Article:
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A smidge under 20 minutes for this, working steadily around the grid, encountering something of uniformity of  difficulty where even the tiddlers put up about the same resistance as their longer sistren. There were things I half-knew and took on trust. The nomads at 2dn, knew the word, didn't think of them as nomads, but given their environment it makes sense to keep moving. The rose at 15ac which I half thought was a vegetable, or one of those vegetables that turns out to be a fruit: I'm not alone: Milton thought it was honeysuckle. Probably. The delightful characterisation at 8dn. In each case, the wordplay was helpful enough.

Here's my reasoning


1     OBLITERATED  The word LITERATE for learned puts on an overcoat of the even letters of rObBeD as instructed. Dons is a
       verb here.
7     JUG Adding to your collection of slang words for choky, or in this case cooler, to my surprise not derived from the milk
       container of the clue but allegedly from the Scots word jougs, metalwork designed to pin you to the wall
9     TAP DANCER an entertainer who needs the solid floor and who also happens to be an anagram of "and carpet"
10   NICHE Do as you're told: set back IN, then add your CH(urch( and E(astern) for your hole-in-the-wall which will hold a saint's
       effigy or nothing depending on whether you approve of such things.
11   DUSTPAN  a nice clear anagram of STAND UP. I'm afraid we had to let our downstairs housemaid go last week. Staff are so
       hard to get these days.
12   BREAK IN  "Domesticate" (cats, dogs, horses, housemaids) formed by KIN for family following short BREA(d) for "money"
13   UPEND A substitution clue. Start with SPEND (pay) change the S to a U(nion) to deliver "make stand"
15   EGLANTINE, apparently a wild rose of sort; "like" gives EG, then our paradigm Stakhanovite six footer, the humble ANT,
       enclosed in a LINE ("rank").
17   LIGHTNESS "Delicacy" defines. LIGHT for "set fire to", NESS derived from nests ("homes") without the comforting T.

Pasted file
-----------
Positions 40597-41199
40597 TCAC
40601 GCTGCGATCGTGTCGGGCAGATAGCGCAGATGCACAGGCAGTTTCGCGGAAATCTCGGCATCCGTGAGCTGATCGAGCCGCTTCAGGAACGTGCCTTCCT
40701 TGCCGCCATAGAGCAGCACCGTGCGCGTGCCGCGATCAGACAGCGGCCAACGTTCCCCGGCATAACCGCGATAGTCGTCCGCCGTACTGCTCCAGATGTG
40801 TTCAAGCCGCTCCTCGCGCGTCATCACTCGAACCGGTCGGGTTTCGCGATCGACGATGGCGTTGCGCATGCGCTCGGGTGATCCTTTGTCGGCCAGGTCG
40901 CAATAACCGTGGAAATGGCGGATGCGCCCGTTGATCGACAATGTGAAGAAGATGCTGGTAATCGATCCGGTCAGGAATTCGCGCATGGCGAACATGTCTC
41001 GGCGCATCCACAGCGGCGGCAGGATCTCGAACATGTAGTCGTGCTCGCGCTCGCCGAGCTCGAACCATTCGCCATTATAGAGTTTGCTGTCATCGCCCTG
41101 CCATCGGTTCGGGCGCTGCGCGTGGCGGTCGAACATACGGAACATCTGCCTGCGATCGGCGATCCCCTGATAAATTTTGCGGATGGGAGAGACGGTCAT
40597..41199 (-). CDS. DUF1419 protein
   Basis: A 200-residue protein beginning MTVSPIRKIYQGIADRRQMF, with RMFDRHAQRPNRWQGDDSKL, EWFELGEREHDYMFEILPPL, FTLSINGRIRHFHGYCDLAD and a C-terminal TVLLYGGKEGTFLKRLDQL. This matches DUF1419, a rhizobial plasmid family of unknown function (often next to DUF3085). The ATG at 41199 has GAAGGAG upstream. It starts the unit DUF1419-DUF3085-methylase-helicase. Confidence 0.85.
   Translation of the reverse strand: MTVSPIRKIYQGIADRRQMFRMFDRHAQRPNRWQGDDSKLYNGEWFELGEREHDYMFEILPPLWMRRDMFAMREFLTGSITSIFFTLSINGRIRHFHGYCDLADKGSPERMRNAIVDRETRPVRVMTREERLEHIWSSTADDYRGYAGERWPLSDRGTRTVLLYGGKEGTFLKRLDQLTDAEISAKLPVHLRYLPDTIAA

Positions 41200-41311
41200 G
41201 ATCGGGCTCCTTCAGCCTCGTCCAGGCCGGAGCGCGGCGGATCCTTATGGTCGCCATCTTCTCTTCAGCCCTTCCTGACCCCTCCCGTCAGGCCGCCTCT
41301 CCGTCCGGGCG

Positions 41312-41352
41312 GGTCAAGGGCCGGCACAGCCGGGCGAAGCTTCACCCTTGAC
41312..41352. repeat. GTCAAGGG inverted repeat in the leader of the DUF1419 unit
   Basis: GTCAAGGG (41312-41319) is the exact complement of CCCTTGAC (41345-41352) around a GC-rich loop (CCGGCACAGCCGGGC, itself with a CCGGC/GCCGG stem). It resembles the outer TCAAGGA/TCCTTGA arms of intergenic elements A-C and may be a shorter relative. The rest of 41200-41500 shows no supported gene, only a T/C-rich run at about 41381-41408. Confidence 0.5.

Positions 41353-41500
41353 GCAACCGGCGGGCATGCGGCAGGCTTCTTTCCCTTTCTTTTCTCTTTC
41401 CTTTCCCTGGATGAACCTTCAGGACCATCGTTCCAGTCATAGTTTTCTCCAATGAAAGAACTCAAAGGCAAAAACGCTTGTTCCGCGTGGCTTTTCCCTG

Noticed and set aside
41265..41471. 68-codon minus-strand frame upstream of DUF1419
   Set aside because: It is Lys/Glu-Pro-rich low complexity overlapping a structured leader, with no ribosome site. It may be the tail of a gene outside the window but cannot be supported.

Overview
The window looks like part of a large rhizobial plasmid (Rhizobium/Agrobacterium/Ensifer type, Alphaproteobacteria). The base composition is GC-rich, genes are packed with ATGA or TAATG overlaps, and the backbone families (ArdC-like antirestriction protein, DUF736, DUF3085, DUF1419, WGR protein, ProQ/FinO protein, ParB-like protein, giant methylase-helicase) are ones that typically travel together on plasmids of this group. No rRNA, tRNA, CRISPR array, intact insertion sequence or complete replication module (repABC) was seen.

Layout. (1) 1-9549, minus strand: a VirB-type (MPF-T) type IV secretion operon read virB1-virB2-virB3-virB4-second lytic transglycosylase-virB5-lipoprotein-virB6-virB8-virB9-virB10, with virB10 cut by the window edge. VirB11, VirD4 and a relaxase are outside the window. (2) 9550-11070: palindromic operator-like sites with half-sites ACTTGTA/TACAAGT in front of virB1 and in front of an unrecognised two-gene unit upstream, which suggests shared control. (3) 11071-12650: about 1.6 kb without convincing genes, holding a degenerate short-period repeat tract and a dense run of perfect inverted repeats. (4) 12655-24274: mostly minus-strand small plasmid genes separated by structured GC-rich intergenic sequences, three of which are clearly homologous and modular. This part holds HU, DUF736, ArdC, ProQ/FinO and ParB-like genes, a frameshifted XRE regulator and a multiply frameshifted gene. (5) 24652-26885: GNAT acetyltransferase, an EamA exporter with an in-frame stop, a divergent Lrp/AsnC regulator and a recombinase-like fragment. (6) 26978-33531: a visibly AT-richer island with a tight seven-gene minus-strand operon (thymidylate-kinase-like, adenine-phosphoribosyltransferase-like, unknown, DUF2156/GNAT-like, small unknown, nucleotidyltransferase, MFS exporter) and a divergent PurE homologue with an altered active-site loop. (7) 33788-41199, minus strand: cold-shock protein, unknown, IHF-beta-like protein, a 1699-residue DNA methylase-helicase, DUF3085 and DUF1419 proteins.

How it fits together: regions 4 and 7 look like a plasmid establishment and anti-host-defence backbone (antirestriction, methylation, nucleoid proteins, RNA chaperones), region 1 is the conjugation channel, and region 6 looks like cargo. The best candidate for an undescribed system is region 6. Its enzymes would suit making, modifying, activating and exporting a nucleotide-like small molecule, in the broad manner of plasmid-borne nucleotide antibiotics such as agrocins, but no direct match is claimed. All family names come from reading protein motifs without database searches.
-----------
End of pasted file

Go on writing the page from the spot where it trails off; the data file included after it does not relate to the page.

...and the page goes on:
19   SWELL  The biographer is BOSWELL an authentic Laird who wrote down everything he knew about Samuel Johnson. Remove
       the B(ook) and O (nothing) and your are left with our answer, which means first class in an American sort of accent
20   FLEAPIT   Ancient cinemas were affectionately know as fleapits. Just a CD, but a smooth one
22   DURABLE  Hardy, not this time Thomas. Here comes your AB(le seaman) again contained in a confection of RULED
24   RETRO, contained within aRE TROusers
25   PETIT FOUR one of those deeply unsatisfying mini cakes given a French name so that they can be served by the parlourmaid
       without embarrassment. OF TIT (small bird) reversed into a new version of PURE.
27   TOR  Just when you're trying to work out synonyms for fell the verb, it turns out to be a rocky outcrop from (say) Dartmoor
       and it's the definition. TOR(n) completes the wordplay.
28   NORTHAMPTON "county town". Frederick North is "the Prime Minister who lost America", a member gives you A MP, "Not"
       turning round unsurprisingly gives TON.


1     OFT A poetic "oft"  from often  derives from (s)OFT =  gentle with its initial Saint awol.
2     LAPPS, who wander around the upper fringes of the northern continents, sounding like lapse and doing a lot of huntin'
       shootin' and fishin'
3     TRAMPED  I tried to get hitched in here for no good reason, just something a hiker might do. DEPART for "go" reverses
       around M(otorway)
4     RECONVENE  My first in, a letter mix of "once, never" for "get together again"
5     THROB Definition pound, THRO a poetic version (and other versions too) of through, "from start to finish"
6     DUNGEON Dung for "waste" plus EON for a long time.
7     JACKKNIFE  defined as "fold" with flag providing the (Union) JACK and KNIFE given by "badly cut".
8     GREEN WELLIE  giving its name to the huntin' etc kind because they tend to wear them. (Graham) GREENE, Brighton Rock
       novelist, surrounds WELL for "bore" plus 1
11   DOUBLE FIRST A top performing student's achievement, FIRS ("pines") observed withing the Elizabethan DOUBLET.
       Somewhere around a 4.5 in US speak, I believe: my daughter in law achieved that level.
14   EGG BEATER  Something a chef might indeed use on a frequent basis, whimsically applied to a helicopter or "chopper"
16   LAST DITCH, where the final stand takes place if you're not inclined simply to run away. LAST = "carry on" and abandon =
18   TOP DOWN The "nanny knows best" theory of government. OP (work) plus (complete)D finally, both placed inside TOWN for a
       generic, thankfully not specific, borough.
19   STRATUM  TRAT is TART or "cutting" up, SUM the problem blocked, as in filled in, for some level of society.